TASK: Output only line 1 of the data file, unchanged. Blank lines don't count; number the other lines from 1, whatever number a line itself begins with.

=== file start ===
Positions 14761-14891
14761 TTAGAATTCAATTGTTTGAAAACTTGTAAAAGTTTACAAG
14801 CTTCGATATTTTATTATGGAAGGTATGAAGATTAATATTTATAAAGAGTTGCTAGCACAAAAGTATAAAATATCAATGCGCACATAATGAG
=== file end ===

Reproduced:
Positions 14761-14891